San Angelo, Tex.-All schools have been provided with an area of two blocks and two schools have been provided with 10-acre plots.

Port Arthur, Tex.-Two junior high schools have been built recently. One of these, the Woodrow Wilson Junior High School, has been provided with 10 acres. The other, the Thomas Jefferson Junior High School, has been provided with 15 acres.

Seattle, Wash.-In 1928 a special study of the recreational facilities was made at the request of Mayor Bertha K. Landes. The study was made by a special committee, including two members of the park board, and two members of the school board. It was brought out in this study that slightly less than 1 per cent of the total land area is occupied by playground property under the school and park boards. There is 1 acre of recreational space for every 193 people. It is estimated that the amount of play space per child is about 136 square feet. Of this space 66 square feet are provided by the school board and 70 square feet are provided by the park board.

A special report of the National Conference of City Planning, published in 1926 contains the following information regarding the acquisition of large areas for elementary, junior high, and high schools in various cities throughout the country.

Large sites have been acquired for elementary schools in the following cities:

A 12-acre site in Long Beach, Calif.; an 1874-acre site in New Britain, Conn.; a 10-acre site in Chicago, Ill.; thirty-seven 5-acre sites in Chicago, Ill.; a 12-acre site in Richmond, Ind.; an 18.7-acre site in Leavenworth, Kans.; a 36-acre site in Flint, Mich.; two 11-acre sites in Omaha, Nebr.; two 10-acre sites in North Tonawanda, N. Y.; a 14-acre site in Greensboro, N. C.; a 30-acre site in Winston-Salem, N. C.; two 10-acre sites in Columbus, Ohio; a 14-acre site in Houston, Tex.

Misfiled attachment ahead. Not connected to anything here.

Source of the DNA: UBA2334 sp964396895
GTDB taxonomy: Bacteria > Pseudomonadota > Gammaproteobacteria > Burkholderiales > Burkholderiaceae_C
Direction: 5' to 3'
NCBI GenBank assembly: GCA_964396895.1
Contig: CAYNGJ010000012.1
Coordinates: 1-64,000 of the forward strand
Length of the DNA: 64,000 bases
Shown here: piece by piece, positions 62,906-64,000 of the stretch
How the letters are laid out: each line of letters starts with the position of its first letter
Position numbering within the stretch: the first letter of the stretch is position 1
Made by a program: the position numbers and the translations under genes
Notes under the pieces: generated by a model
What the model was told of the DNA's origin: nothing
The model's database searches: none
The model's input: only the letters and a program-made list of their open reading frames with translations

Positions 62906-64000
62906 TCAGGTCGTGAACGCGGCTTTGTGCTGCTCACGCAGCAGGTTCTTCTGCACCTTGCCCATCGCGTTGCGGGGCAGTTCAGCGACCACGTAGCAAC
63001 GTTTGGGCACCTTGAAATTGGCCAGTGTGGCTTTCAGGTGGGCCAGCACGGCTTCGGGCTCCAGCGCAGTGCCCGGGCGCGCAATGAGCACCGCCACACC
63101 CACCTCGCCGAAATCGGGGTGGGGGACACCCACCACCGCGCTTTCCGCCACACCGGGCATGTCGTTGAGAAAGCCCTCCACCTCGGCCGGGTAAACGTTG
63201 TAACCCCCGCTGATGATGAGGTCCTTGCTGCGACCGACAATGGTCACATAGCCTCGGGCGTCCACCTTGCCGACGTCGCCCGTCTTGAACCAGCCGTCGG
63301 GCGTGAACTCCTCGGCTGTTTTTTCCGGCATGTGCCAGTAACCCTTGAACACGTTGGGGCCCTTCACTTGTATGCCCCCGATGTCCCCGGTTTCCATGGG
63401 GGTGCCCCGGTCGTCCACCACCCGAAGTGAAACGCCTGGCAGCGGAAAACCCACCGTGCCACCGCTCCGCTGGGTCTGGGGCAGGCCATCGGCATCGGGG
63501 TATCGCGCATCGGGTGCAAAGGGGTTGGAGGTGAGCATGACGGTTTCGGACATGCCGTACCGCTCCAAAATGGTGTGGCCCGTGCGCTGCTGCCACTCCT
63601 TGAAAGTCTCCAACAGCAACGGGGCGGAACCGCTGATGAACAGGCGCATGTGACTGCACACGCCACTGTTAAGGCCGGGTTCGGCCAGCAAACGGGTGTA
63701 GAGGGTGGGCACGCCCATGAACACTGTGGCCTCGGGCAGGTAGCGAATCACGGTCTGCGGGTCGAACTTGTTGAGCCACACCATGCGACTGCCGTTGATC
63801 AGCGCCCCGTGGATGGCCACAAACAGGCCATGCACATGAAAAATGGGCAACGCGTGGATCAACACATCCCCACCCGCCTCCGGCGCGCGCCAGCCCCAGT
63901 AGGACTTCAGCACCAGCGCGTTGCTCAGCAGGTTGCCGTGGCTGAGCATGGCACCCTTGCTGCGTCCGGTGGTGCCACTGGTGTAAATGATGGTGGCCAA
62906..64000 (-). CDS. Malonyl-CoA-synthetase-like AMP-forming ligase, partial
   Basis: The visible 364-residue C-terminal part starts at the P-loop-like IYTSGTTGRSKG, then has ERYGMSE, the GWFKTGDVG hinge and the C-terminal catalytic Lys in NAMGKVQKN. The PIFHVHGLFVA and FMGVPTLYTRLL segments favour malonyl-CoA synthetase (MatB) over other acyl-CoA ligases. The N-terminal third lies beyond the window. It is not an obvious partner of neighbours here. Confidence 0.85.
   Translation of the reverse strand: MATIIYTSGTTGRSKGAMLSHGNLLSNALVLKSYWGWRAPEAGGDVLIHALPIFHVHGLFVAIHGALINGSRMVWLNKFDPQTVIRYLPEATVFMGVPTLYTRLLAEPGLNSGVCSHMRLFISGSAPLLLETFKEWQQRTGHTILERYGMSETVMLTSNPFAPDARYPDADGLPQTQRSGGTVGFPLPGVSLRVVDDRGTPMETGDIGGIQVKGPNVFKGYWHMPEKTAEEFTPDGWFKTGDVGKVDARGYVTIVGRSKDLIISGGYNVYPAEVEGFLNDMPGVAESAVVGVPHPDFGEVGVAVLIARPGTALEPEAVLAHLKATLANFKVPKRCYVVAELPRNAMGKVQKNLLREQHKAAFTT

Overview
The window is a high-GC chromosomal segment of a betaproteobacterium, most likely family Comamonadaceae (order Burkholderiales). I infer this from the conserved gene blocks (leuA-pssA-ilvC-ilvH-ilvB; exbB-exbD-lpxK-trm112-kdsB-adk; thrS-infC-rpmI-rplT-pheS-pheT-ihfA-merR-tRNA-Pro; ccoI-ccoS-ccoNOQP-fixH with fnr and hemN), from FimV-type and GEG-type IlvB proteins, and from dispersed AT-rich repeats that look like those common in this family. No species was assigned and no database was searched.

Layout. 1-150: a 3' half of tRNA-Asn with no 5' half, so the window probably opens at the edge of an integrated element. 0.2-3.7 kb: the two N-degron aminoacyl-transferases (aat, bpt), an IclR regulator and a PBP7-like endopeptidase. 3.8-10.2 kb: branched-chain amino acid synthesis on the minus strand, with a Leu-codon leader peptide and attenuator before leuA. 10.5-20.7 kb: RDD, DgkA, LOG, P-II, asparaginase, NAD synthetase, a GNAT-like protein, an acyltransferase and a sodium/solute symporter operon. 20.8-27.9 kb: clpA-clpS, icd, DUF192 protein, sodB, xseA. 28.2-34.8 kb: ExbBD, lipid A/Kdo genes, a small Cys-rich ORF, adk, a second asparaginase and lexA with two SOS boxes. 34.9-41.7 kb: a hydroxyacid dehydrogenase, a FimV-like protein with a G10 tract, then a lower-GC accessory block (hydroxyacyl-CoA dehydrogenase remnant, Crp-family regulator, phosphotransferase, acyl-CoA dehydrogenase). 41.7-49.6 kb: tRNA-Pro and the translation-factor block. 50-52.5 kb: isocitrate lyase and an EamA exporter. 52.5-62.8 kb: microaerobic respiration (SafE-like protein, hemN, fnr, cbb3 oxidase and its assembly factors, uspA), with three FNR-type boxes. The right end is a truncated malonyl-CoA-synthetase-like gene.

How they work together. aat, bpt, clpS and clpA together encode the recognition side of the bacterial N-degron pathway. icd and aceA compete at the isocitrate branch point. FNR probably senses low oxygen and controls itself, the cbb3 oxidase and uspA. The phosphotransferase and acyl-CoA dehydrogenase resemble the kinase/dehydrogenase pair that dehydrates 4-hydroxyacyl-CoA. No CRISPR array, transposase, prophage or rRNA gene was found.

Large sites have been acquired for junior high schools in the following cities:

A 19-acre site in Fresno, Calif.; a 22-acre site in Riverside, Calif.; a 12-acre site in Pueblo, Colo.; a 10-acre site in Chicago, Ill.; a 1742-acre site in Grand Rapids, Mich.; an 11-acre site in Flint, Mich.; a 13-acre site in Lansing, Mich., a 15-acre site in Jamestown, N. Y.; a 15-acre site in Charlotte, N. C.

Large sites have been acquired for senior high schools in the following cities:

A 30-acre site in Fresno, Calif.; a 50-acre site in Palo Alto, Calif.; a 40-acre site in Redwood, Calif.; a 42-acre site in Santa Barbara, Calif.; a 68-acre site in Denver, Colo.; a 20-acre site in Tampa, Fla.; a 28-acre site in Augusta, Ga.; a 67-acre site in Wichita, Kans.; a 15-acre site in Alexandria, La.; a 43-acre site in Flint, Mich.; a 25-acre site in Omaha, Nebr.; a 75-acre site in Winston-Salem, N. C.; a 40-acre site in Cincinnati, Ohio.